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Privacy Law for Copy Editors

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Presentation on theme: "Privacy Law for Copy Editors"— Presentation transcript:

1 Privacy Law for Copy Editors
By Arati Bechtel

2 Privacy “The right to be left alone”
Four types (or torts) of invasion of privacy: Private facts Intrusion Appropriation False light

3 Private Facts Publication of non-newsworthy, private facts that would be highly offensive to a reasonable person. Examples: details about medical, psychological condition or treatment

4 Private Facts Important notes for news media:
If they’re newsworthy, you can report private facts. Anything in a public record, proceeding, place or event isn’t usually private. This type of privacy violation is not recognized in all states, such as North Carolina.

5 Is it an invasion of privacy under the private facts tort?
…to write that Robert Downey Jr. was addicted to drugs? …to write that Terri Hatcher is an incest survivor? …that Rosie O’Donnell is a lesbian?

6 Images & Privacy: Barber Case
Time magazine took a picture of Dorothy Barber in the hospital without permission and wrote about her unusual eating disorder that caused her to lose weight despite eating a lot of food, calling her “the starving glutton.” This was invasion of privacy.

7 Images & Privacy: Bridges Case

8 Images & Privacy: Bridges Case
In 1982, a Florida newspaper published a photo of a nude woman holding a small towel over her front and fleeing an apartment with a police officer. The woman’s estranged husband had held her hostage and then committed suicide. Court said the picture told a newsworthy story that took place in public.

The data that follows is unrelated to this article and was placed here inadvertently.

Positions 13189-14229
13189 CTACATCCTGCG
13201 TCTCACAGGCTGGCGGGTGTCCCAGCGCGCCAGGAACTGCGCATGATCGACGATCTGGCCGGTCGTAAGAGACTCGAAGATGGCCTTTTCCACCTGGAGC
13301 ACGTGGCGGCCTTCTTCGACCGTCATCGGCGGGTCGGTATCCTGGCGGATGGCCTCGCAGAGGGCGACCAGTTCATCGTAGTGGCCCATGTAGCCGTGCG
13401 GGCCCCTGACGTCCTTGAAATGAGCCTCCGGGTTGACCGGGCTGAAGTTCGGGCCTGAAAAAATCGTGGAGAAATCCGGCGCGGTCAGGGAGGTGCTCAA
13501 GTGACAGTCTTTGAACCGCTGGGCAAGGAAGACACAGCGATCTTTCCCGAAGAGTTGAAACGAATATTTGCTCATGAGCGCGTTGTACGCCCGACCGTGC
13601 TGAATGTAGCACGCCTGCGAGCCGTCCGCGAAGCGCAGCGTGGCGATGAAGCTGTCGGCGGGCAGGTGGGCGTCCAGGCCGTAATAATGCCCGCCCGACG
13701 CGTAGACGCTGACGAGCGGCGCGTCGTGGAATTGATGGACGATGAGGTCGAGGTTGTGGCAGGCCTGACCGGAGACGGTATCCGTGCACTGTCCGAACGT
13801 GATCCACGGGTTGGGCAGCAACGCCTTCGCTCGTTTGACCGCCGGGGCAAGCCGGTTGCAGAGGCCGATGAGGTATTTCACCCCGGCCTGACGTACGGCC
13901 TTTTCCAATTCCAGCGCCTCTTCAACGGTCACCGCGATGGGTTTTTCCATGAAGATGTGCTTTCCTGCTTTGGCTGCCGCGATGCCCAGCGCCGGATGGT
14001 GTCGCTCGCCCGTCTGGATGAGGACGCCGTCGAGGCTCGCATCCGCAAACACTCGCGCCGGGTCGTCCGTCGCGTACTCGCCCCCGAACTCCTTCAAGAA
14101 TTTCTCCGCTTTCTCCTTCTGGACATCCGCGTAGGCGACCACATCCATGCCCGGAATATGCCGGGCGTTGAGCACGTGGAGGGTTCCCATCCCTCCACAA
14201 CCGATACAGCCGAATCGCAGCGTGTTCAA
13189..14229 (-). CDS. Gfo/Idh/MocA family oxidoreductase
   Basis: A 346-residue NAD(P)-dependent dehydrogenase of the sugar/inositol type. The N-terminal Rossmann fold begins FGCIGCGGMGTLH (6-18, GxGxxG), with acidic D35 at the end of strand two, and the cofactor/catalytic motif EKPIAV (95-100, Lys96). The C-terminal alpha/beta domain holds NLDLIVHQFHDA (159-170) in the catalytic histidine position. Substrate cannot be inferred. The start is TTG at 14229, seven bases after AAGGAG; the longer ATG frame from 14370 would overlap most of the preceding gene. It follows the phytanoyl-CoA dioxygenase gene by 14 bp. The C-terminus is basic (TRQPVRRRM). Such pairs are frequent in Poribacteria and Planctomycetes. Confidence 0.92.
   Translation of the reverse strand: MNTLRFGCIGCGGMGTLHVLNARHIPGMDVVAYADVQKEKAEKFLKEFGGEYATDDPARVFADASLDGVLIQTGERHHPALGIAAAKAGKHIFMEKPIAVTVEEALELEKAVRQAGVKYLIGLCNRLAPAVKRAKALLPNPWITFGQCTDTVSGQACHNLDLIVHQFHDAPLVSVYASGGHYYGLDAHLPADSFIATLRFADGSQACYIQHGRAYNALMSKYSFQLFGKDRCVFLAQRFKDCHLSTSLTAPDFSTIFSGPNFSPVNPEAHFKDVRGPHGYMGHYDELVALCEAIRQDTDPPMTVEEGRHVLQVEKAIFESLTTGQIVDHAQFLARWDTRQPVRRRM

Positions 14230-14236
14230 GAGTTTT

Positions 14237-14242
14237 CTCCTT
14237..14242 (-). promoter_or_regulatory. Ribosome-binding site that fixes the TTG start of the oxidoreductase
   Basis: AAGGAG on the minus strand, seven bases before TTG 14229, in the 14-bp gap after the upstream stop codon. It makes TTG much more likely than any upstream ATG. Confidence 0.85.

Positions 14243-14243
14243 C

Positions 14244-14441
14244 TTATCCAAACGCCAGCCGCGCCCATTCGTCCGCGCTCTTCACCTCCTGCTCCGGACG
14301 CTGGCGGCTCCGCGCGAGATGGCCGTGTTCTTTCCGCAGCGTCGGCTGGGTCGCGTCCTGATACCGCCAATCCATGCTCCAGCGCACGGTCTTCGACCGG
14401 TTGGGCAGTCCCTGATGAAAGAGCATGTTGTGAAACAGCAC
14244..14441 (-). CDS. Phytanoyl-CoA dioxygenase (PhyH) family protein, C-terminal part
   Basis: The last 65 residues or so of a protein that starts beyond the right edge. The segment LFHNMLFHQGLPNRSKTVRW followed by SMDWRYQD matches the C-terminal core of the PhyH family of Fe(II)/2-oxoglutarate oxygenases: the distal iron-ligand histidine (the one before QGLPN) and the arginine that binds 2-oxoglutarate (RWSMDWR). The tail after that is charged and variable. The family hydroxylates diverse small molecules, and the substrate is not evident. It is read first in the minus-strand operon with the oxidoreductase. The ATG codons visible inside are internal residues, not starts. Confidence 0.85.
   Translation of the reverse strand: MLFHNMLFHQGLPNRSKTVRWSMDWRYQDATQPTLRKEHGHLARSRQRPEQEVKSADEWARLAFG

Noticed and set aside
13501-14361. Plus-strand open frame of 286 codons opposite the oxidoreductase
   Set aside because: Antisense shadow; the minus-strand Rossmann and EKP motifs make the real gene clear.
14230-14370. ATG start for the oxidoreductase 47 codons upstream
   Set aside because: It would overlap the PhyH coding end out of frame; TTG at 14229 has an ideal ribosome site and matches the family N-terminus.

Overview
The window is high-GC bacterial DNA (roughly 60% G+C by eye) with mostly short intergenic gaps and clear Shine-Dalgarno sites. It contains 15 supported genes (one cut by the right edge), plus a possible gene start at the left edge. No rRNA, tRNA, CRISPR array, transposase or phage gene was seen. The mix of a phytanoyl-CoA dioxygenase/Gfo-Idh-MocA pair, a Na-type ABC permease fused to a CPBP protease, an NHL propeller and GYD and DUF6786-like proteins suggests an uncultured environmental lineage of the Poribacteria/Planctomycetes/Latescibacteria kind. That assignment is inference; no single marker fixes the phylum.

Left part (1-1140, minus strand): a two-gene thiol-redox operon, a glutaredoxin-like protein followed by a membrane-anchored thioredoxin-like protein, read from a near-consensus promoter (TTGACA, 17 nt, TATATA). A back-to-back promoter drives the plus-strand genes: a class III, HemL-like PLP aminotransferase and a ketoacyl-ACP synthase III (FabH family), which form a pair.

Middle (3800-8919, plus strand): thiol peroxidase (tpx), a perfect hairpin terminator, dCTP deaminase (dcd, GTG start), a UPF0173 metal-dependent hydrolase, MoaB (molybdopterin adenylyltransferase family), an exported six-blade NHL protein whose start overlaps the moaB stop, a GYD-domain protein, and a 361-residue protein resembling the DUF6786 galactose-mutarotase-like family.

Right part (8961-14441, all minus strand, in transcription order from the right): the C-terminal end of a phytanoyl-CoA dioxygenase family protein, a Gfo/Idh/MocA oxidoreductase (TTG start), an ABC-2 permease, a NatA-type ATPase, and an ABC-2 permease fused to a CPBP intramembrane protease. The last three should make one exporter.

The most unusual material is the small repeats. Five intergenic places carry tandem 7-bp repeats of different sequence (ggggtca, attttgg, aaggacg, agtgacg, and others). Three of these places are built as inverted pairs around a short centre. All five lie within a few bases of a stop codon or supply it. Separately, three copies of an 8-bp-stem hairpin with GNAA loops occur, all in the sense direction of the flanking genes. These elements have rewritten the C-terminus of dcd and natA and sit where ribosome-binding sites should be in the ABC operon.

9 Intrusion Highly intrusive physical, electronic or mechanical invasion of a person’s solitude or seclusion. Privacy violation occurs at the time of newsgathering, not publication.

10 Intrusion Example: using a hidden camera in someone’s home without permission; breaking into voice mail or Important question to ask: Does the person have a reasonable expectation of privacy in this particular place or area? Another one: Did the journalist use deception to gain access?

11 Common Custom It used to be that news media could go into private places (with officials) if it was common custom to do so in that state.

12 Fletcher v. Florida Publishing
A teenager was killed in a house fire. A Florida Times-Union photographer took this photo while accompanying fire officials at the private home.

13 Common Custom is Uncommon
The rule now is that news media may not accompany officials on raids and other official duties on private property without consent of property owners.

14 Cincinnati Enquirer In 1998, the Enquirer fired a reporter for using “unethical or illegal” means of accessing voice mail for a series of stories on the Chiquita company’s business practices. However, if someone else steals voice mail, intercepts cell phone call, etc., and shares it with a journalist, the media wouldn’t be liable for intrusion.

15 Shulman v. Group W (1998) Cameraman for “On Scene: Emergency Response” taped scene of auto accident and then followed victims on board a rescue helicopter.

16 Shulman v. Group W (1998) Court said: Accident occurred on public highway, so victims had no reasonable expectation of privacy at accident scene. But they did have a reasonable expectation of privacy on the helicopter.

17 Expectation of Privacy
Do you have a reasonable expectation of privacy in your office? … in your car? … in your living room? … in your bathroom? … in your back yard?

18 Images & Privacy: Barbra’s case published an aerial photo of Barbra Streisand’s property in Malibu, labeled “Streisand Estate, Malibu.”

19 Barbra’s case Streisand sued for $50 million in May 2003 under private facts and intrusion, among other torts. Suit dismissed in December 2003. Not an intrusion into a private place. No private facts. Nothing offensive to a reasonable person. Is newsworthy.